Author(s): James Joyce
HarperCollins is proud to present its range of best-loved, essential classics. 'There was no doubt about it: if you wanted to succeed you had to go away. You could do nothing in Dublin.' From a child coming to terms with the death of a priest to a young woman torn between leading an uneventful life in Dublin and fleeing Ireland with her lover, these fifteen stories bring to life the day-to-day existence of ordinary Dubliners in the early years of the twentieth century. With brutal realism, Joyce lays bare the struggles and desires of the Irish middle classes in a compelling and unique exploration of human experience. Completed in 1905, Dubliners was published nine years later, thanks to the author's persistence. It was the first of Joyce's novels to portray his home city, and is a seminal work by one of the most influential authors of the modern era.
James Joyce's classic collection of short stories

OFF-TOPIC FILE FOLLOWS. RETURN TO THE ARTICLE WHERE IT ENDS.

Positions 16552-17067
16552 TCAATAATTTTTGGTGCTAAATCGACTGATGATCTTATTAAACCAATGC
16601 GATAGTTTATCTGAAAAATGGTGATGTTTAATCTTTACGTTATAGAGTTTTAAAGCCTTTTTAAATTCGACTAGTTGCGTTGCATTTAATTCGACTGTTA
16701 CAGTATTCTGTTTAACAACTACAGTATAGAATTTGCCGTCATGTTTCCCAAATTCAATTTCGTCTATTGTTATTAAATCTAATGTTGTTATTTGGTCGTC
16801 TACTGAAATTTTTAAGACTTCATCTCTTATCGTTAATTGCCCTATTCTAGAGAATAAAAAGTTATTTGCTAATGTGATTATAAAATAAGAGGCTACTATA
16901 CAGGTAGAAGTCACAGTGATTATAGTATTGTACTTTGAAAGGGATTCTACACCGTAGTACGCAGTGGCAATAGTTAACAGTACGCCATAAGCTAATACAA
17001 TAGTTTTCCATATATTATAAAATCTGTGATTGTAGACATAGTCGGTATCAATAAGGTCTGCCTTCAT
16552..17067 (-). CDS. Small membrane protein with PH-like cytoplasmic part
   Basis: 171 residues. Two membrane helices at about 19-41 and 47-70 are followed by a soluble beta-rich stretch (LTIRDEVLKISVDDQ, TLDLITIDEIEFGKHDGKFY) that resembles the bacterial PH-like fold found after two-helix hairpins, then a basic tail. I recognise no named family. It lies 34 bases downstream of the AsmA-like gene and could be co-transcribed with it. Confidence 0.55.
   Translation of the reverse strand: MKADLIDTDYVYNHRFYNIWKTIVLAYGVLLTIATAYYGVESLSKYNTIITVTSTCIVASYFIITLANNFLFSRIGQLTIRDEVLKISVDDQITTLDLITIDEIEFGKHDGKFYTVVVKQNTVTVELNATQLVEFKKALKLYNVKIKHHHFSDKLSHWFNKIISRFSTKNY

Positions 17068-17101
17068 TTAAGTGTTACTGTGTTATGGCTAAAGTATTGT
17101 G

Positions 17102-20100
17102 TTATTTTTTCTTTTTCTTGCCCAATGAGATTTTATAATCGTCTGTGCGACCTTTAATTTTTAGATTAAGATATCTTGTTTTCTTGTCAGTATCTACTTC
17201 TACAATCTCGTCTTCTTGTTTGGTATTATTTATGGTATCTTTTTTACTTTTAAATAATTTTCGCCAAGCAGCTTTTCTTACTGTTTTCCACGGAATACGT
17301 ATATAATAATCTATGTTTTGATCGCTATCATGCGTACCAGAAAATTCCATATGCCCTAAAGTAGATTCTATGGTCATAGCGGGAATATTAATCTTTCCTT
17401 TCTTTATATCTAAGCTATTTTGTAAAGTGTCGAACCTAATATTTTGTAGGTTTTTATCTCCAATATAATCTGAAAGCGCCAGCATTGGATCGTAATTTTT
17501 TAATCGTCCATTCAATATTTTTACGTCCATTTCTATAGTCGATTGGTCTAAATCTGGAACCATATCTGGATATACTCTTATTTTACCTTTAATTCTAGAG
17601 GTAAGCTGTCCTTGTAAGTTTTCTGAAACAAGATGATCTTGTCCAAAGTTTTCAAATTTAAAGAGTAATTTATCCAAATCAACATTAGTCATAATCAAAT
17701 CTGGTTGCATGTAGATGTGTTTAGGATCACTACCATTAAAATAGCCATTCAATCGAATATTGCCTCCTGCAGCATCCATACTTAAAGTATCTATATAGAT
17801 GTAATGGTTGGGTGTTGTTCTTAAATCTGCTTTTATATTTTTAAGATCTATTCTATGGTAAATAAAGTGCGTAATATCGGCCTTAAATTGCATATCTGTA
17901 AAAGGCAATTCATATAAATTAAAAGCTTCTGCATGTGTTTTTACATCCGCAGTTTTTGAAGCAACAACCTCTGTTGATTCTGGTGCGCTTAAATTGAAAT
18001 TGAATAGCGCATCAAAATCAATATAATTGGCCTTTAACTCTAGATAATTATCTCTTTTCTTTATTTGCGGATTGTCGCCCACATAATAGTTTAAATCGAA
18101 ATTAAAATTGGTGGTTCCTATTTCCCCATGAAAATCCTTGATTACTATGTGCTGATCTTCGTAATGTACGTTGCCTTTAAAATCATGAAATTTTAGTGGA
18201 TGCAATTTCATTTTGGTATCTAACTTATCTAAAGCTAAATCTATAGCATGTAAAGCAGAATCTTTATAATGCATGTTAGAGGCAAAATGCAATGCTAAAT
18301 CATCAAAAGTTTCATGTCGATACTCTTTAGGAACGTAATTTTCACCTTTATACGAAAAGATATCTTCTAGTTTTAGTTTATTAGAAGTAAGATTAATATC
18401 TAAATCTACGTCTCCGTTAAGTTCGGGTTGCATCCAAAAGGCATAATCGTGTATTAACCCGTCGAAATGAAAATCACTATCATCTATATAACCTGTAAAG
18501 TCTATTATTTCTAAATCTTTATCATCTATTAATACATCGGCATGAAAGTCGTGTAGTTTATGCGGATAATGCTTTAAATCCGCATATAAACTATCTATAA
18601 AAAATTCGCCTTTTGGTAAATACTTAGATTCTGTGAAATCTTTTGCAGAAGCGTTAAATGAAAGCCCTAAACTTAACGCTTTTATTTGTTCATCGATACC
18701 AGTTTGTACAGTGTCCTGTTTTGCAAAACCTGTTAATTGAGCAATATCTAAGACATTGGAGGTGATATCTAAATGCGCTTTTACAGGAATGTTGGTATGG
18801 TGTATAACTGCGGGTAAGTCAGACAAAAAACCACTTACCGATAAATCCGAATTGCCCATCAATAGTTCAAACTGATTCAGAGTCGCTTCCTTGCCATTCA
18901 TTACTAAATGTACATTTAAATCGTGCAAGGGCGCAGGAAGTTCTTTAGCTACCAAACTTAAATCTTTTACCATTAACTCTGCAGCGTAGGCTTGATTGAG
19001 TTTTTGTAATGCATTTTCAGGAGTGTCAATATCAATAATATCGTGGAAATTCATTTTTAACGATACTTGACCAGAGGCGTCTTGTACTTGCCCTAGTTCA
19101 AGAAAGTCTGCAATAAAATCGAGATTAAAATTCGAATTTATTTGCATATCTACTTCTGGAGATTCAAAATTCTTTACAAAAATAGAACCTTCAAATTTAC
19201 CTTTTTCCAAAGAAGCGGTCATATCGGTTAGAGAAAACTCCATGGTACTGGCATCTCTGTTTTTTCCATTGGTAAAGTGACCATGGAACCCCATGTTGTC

James Joyce was born in 1882. He came from a reasonably wealthy Dublin family which, predominantly because of Joyce's father John, was soon plunged into financial hardship. The young Joyce attended Clongowes College, Belvedere College and, eventually, University College, Dublin. In 1904 he met Nora Barnacle, and eloped with her to Croatia. From this point on, Joyce lived as an exile, moving from Trieste to Rome, and then to Zurich and Paris. His major works are Dubliners (1914), A Portrait of the Artist as a Young Man (1916), Ulysses (1922) and Finnegans Wake (1939). He died in 1941, by which time he had come to be regarded as one of the world's greatest novelists.